By Heidi Baumgartner, Washington Conference communication director


You’ve heard the question before: “Who is my neighbor?” But have you thought about “Who is a stranger?”

Before we know someone, they are a stranger.

But really a stranger has the potential to become an acquaintance who could become a friend or neighbor, who has the potential to become a fellow believer.

I've been reading and reflecting on "Who is my neighbor?" concept of Luke 10, especially in the context of biblical justice, racial tension, friendship evangelism, and how our society can coexist better together.

Here's an interesting piece in this discovery process:

Before we know someone, God promises to watch over that person who is currently a stranger to us (Psalm 146:9, emphasis added).

God gives special provision for the stranger, the fatherless and the widow, and calls His people to pay attention to this vulnerable people in society, to love and do no wrong (Jeremiah 22:3).

Throughout ancient and modern history, God administers justice and provides for physical needs of food and clothing (Deuteronomy 10:18).

One of the sins of Jerusalem is oppressing the stranger, as identified in a word of the Lord through Ezekiel (22:7). The Lord of hosts also spoke instructions through Zechariah: "Execute true justice, show mercy and compassion, everyone to his brother," Zechariah 7:9, NKJV.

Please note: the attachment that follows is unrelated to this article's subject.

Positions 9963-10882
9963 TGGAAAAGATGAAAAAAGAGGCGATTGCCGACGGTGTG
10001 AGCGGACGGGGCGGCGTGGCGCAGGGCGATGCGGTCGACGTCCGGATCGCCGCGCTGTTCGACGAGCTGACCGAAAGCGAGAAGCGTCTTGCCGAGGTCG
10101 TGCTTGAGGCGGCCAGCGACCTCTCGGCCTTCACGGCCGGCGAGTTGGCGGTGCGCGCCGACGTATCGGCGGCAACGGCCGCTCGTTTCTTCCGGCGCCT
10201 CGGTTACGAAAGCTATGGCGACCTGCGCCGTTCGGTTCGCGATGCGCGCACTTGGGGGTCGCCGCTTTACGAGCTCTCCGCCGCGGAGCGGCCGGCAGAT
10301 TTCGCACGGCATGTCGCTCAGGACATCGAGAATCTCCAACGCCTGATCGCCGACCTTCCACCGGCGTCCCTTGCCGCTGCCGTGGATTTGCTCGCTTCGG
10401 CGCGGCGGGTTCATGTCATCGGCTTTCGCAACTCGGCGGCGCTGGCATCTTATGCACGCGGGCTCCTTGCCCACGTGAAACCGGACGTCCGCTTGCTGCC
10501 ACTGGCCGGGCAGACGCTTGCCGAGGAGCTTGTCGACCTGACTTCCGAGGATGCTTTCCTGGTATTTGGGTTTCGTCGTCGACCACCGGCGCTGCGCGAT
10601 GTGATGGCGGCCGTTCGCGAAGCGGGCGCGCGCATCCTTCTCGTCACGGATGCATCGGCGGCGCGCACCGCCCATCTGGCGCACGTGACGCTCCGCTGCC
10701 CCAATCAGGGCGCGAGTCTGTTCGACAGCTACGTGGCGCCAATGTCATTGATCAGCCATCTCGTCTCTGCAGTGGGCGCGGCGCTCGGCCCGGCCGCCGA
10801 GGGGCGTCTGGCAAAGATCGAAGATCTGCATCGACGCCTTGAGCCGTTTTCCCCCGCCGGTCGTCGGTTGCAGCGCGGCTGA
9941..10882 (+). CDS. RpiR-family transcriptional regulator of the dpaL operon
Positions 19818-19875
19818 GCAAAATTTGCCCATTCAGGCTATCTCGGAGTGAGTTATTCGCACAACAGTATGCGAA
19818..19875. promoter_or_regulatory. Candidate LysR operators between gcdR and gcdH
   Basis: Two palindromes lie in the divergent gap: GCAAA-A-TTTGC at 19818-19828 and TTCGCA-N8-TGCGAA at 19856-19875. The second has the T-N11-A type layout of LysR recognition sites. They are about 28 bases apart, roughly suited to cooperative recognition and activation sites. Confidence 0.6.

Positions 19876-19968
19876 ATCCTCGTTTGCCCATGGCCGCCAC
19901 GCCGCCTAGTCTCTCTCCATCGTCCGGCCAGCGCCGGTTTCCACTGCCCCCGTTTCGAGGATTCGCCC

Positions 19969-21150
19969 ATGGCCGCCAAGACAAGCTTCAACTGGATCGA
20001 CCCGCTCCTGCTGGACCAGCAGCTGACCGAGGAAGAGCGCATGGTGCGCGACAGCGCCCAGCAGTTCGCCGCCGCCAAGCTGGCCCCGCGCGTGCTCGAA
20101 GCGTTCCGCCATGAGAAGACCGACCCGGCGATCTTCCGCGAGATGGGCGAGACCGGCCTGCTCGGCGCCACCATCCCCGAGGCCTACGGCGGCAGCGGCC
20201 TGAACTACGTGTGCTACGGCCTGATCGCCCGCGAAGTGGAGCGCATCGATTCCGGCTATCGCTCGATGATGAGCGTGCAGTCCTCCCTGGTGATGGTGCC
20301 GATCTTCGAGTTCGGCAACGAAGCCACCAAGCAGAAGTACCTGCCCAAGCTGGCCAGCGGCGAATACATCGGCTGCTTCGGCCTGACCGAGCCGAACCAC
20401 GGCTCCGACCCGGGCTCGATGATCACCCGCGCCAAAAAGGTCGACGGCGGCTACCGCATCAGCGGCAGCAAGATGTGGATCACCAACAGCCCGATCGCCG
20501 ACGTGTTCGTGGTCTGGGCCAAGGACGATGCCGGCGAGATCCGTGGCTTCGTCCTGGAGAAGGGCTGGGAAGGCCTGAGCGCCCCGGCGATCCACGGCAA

The sad part?

But they refused to heed, shrugged their shoulders, and stopped their ears so that they could not hear. Yes, they made their hearts like flint, refusing to hear the law and the words which the Lord of hosts had sent by His Spirit through the former prophets. Thus great wrath came from the Lord of hosts.

Zechariah 7:11-12, NKJV

They stopped their ears. Their hearts were like flint.


How often do we do something similar when we objectify someone we hate, dislike, don't know or don't make effort to know?

When we do choose to love the stranger, we open our heart (2 Corinthians 7:2) with a desire to understand more and better the person(s) who were once unknown.

It is hard to hate someone with whom you get to know and especially someone for whom you are praying.

We have an invitation (and a Great Example) to soften our hearts, open our ears and listen to the word of the Lord. Justice shouldn’t be a political or politicized word. Justice is good and is represented throughout the Bible and the life and teachings of Jesus.

When we are no longer strangers, we are fellow citizens in God's kingdom. Justice unites us into God's family. God covers us with His righteousness to give us a new and better future in His family. We are united by Jesus Christ our cornerstone, within our diversity as noted in Ephesians.

Now, therefore, you are no longer strangers and foreigners, but fellow citizens with the saints and members of the household of God, having been built on the foundation of the apostles and prophets, Jesus Christ Himself being the chief corner stone.

Ephesians 2:19-20, NKJV

So how are we to be good neighbors? To become fellow citizens?

Stop being a stranger, to God and to your neighbor. This takes an intentional choice and specific action. If you've hated someone, pray for God to transform your heart, attitudes, and actions; and then seek repentance and live out the fruits of the spirit in your interactions.

God calls you and me to love Him with all our heart, soul and mind (Luke 10). With this outflow of God's love, we can then love our neighbor who was once a stranger and now a friend.